As summer approaches and warmer temperatures arrive, you might expect to see kids actively, independently playing outdoors; but they aren’t. In fact, Canadian children spend over 7.5 hours a day being sedentary, while less than 9% of 5-17 year olds achieve the overall benchmark physical activity levels (at least 60 minutes of moderate-to-vigorous physical activity per day to achieve health benefits). These levels of activity gave Canadian children a D minus for activity in the 2015 ParticipACTION Report Card on Physical Activity for Children and Youth. They are also symptoms of a broader concern about children’s mobility. In fact, a recent article in a British newspaper showed how child mobility has changed in one family over four generations: from the 1920s, where an 8-year-old boy roamed up to 6 miles per day; to the 1960s, where his son-in-law was permitted to travel up to 1 mile from home on his own; to present day, where his great-grandson is allowed a 300-yard distance.
There are many reasons for this shrinking mobility, including perceptions of “stranger danger,” bullying and traffic, but these safety concerns appear to be largely unfounded as the odds of child abduction by a stranger are extremely rare (1 in 14 million), and children are 8 times more likely to be involved in a motor vehicle accident as a passenger than as a pedestrian.1 Overall, parental overprotection and societal attitudes that lean toward parental supervision have contributed to eliminating the active, independent, unstructured (risky) aspect of outdoor play. Yet, children need this type of play, as it contributes to their physical, emotional and psychological development which supports the skills necessary to thrive as adults. In fact, given their choices, kids willingly participate in many kinds of thrilling, exciting play, including play at speed, at heights, and with tools and sharp objects, as well as getting lost and rough-housing. These activities could cause injury, but kids have been shown to be good at self-regulating to protect themselves.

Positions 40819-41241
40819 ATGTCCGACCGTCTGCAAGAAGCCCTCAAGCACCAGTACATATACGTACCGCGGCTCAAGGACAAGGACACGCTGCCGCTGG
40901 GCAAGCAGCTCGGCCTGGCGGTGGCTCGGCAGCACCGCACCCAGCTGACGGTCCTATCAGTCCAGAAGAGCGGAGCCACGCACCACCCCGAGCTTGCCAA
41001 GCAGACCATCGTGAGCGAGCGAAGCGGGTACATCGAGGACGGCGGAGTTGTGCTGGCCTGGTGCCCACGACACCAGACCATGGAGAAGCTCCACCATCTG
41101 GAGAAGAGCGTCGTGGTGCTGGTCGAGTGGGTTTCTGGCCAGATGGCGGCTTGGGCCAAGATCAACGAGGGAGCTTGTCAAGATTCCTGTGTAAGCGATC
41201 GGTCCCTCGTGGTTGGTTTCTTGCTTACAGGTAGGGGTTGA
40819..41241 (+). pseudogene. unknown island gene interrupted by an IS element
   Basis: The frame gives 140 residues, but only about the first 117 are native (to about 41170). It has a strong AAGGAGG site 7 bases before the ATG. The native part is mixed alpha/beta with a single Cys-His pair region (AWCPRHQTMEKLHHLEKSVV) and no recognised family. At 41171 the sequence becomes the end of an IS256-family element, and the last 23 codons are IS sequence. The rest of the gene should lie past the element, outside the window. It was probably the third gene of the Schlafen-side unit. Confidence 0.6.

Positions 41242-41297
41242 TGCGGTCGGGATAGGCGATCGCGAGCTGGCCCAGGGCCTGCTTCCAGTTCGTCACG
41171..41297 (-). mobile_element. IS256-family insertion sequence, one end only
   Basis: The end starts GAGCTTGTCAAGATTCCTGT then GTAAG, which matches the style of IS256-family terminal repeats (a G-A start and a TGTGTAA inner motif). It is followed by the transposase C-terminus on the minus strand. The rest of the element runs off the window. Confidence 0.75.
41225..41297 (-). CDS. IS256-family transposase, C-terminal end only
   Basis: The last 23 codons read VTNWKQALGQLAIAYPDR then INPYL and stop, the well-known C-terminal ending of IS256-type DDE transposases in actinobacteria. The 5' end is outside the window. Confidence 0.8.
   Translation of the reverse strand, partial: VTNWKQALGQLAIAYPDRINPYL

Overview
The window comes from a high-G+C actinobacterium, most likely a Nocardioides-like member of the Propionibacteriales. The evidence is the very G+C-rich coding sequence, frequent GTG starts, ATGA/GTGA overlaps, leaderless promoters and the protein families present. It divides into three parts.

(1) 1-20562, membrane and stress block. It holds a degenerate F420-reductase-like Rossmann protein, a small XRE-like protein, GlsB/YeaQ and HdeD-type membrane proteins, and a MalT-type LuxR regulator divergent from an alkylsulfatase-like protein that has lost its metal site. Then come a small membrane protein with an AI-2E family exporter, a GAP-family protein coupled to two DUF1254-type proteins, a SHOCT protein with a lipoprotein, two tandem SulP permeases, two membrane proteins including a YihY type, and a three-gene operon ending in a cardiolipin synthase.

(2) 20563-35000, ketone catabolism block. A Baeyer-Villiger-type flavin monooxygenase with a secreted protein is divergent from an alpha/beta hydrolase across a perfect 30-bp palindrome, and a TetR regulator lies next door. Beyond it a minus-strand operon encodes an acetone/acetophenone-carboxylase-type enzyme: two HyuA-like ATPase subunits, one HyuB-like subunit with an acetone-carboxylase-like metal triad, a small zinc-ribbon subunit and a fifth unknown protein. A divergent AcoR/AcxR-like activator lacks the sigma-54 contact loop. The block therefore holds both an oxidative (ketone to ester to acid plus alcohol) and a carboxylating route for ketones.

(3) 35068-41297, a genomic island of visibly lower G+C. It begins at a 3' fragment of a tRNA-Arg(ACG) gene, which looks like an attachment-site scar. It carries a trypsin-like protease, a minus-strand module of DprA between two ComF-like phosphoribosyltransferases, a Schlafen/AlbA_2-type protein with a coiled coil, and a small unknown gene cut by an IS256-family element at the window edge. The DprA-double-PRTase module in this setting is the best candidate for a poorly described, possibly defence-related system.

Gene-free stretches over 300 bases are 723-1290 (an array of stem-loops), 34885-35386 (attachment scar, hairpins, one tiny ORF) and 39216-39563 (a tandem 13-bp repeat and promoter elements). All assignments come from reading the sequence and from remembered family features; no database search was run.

Another barrier to this type of play is the concern regarding playground injuries, with the resultant increased insurance liability costs and likelihood of being sued. These have led to increased safety measures and adult supervision, which limit children’s opportunities for risky outdoor play. While limiting playground injuries is an important component of children’s safety, children’s long-term health should be considered of greater importance. This notion has led to the development of a Canadian outdoor active play position statement which states that access to active play in nature and outdoors – with its risks – is essential for healthy child development, and that opportunities for self-directed play outdoors should be increased in all settings. This statement is based on the findings from a systematic literature review which indicated that the positive health effects of risky play outweighed the benefits of avoiding it.
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